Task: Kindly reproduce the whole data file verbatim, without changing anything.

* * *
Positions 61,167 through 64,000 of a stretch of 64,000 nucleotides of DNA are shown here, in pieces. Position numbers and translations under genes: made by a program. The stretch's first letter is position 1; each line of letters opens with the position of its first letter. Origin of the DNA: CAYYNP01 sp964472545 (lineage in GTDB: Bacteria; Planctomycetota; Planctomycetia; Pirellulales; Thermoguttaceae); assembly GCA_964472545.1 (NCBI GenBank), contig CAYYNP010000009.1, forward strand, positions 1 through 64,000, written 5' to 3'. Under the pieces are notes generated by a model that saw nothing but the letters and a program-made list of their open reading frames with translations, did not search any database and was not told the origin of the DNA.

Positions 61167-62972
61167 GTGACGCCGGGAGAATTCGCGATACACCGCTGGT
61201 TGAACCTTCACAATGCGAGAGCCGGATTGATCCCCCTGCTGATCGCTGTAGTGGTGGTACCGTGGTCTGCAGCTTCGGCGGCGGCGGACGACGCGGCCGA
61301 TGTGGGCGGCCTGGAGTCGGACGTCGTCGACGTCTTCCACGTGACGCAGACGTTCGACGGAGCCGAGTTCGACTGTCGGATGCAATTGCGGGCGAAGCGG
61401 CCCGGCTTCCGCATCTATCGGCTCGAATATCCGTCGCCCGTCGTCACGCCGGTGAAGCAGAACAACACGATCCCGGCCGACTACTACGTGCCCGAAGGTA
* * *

Positions 61,167 through 64,000 of a stretch of 64,000 nucleotides of DNA are shown here, in pieces. Position numbers and translations under genes: made by a program. The stretch's first letter is position 1; each line of letters opens with the position of its first letter. Origin of the DNA: CAYYNP01 sp964472545 (lineage in GTDB: Bacteria; Planctomycetota; Planctomycetia; Pirellulales; Thermoguttaceae); assembly GCA_964472545.1 (NCBI GenBank), contig CAYYNP010000009.1, forward strand, positions 1 through 64,000, written 5' to 3'. Under the pieces are notes generated by a model that saw nothing but the letters and a program-made list of their open reading frames with translations, did not search any database and was not told the origin of the DNA.

Positions 61167-62972
61167 GTGACGCCGGGAGAATTCGCGATACACCGCTGGT
61201 TGAACCTTCACAATGCGAGAGCCGGATTGATCCCCCTGCTGATCGCTGTAGTGGTGGTACCGTGGTCTGCAGCTTCGGCGGCGGCGGACGACGCGGCCGA
61301 TGTGGGCGGCCTGGAGTCGGACGTCGTCGACGTCTTCCACGTGACGCAGACGTTCGACGGAGCCGAGTTCGACTGTCGGATGCAATTGCGGGCGAAGCGG
61401 CCCGGCTTCCGCATCTATCGGCTCGAATATCCGTCGCCCGTCGTCACGCCGGTGAAGCAGAACAACACGATCCCGGCCGACTACTACGTGCCCGAAGGTA